Posted May 16, 2014, by Robert Elder (robertelder1 [at] gmail [dot] com)

That is one crazy thing about bridge companies - there is always an exception to almost every rule.

Occasionally, WIBC used Phoenix columns as well.

http://bridgehunter.com/ks/montgomery/independence-bowstring...

Fountain Island Bridge
Posted May 16, 2014, by Nathan Holth (webmaster [at] historicbridges [dot] org)

Also, Robert, Wrought Iron Bridge Company did not always use the Keystone columns for their bowstrings... although surviving examples are almost nonexistant today, their company catalog did advertise so-called "Plate and Channel" bridges (as opposed to the column bridges)... see this page http://www.historicbridges.org/bridges/browser/?bridgebrowse...

Fountain Island Bridge
Posted May 16, 2014, by Nathan Holth (webmaster [at] historicbridges [dot] org)

First off, I want to thank Julie / Workin Bridges for making a visit to this bridge and communicating with the city.

I have no proof, as no other bridge looks like this bridge exactly, but I strongly support the theory the Historic American Engineering Record that the bridge was built by the Milwaukee Bridge and Iron Works. Bowstrings were built during that time of patents and experimentation, and thus each builder's bowstring is usually very distinctive. Thus, I feel that this is not a King or Wrought Iron Bridge Company bridge because the top chord connections on this bridge have a traditional pin, not the more unusual threaded rod/nut connections that King and WIBC used and also because the verticals differ from King and WIBC bowstrings. This bowstring's unusual verticals due to their odd built-up arrangement with corrugation or ribbon-lacing. Despite these unusual details, we can look to another 1870s Bridge that does have some verticals with this same detail: http://bridgehunter.com/wi/racine/bieneman/ and sure enough that bridge was a Milwaukee product. Moreover, the geographic location of the bridge lends plausibility to the Milwaukee theory.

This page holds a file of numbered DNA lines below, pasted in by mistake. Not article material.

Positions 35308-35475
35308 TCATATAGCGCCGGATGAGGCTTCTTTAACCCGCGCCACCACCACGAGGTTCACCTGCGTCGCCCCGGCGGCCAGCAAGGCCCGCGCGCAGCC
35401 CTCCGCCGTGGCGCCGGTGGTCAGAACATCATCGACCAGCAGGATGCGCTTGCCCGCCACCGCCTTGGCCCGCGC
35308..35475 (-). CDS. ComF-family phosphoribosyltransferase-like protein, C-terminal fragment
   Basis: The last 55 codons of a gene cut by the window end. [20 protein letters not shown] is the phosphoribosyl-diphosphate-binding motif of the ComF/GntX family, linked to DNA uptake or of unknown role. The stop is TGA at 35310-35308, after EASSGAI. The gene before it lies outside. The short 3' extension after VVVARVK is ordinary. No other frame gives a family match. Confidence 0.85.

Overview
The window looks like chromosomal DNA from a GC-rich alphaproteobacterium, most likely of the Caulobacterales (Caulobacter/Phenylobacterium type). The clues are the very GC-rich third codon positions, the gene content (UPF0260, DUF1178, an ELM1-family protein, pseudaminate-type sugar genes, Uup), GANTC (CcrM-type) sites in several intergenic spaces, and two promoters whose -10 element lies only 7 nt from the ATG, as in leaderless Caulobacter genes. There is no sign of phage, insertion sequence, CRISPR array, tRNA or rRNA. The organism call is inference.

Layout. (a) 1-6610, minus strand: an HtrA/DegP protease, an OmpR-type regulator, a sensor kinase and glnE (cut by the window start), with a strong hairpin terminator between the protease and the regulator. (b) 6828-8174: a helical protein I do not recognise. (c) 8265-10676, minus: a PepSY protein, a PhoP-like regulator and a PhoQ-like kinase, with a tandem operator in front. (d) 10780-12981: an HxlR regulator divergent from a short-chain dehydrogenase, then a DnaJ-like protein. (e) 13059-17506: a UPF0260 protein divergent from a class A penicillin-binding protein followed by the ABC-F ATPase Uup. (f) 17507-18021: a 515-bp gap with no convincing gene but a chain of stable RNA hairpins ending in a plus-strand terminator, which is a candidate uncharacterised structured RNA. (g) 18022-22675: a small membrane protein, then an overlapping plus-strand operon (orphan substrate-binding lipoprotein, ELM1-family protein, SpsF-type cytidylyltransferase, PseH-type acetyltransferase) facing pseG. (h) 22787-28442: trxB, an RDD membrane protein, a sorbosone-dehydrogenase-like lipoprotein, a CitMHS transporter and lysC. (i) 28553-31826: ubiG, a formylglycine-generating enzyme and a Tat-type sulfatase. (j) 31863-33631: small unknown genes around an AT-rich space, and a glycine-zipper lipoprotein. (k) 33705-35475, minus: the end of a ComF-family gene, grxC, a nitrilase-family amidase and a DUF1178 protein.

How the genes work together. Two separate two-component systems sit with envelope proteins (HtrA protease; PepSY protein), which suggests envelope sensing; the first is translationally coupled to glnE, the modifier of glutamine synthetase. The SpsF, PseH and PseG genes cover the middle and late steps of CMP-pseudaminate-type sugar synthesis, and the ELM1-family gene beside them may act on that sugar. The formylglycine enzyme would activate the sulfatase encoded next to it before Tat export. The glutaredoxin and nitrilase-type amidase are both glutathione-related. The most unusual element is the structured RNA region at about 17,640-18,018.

Whatever the case, this is an exceedingly rare bridge both in Wisconsin and nationwide. Moreover, assuming Milwaukee did build the bridge, its significance cannot be understated. It would likely be the last bowstring remaining built by this company... and a significant, early example of a bridge in Wisconsin built by a noteworthy bridge builder.

Fountain Island Bridge
Posted May 16, 2014, by Julie Bowers (jbowerz1 [at] gmail [dot] com)

I think very early King as well Robert. Anybody else?

Fountain Island Bridge
Posted May 16, 2014, by Robert Elder (robertelder1 [at] gmail [dot] com)

I don't know the builder for certain, but my initial guess is the King Iron Bridge Co. I really doubt it is a Wrought Iron Bridge Co. structure because they would have probably used Keystone columns.

Fountain Island Bridge
Posted May 16, 2014, by Julie Bowers (jbowerz1 [at] gmail [dot] com)

Nels Raynor and Nathan Holth encouraged me to jump into Wisconsin last week when I was in Minnesota after the Waterford pour. I thought we could get there before construction but I was late. I spoke with several parks folks and with the local reporter and left messages with the city manager regarding the historic level of exceptional for preserving this bowstring.

It has extensive section loss below the concrete but with photos, Nels was able to come up with a restoration cost. The city manager now knows how historic the bridge is and that it can come in for restoration far below a replacement cost.

It's a lovely example and I know what I am thinking but help me with a builder here. Who do you think and why do you think that? Early 1870, close to the iron belt.

Fountain Island Bridge
Posted May 5, 2014, by ArtS (asuckewer [at] knite [dot] com)

The bridge can be seen in the article pictures:

http://www.htrnews.com/article/20140505/FON0101/305050130/Dr...

Fountain Island Bridge
Posted May 5, 2014, by ArtS (asuckewer [at] knite [dot] com)

Althoughit will be patched, this bridge is now doomed:

http://fonddulachub.fdlreporter.com/article/20140505/FON0101...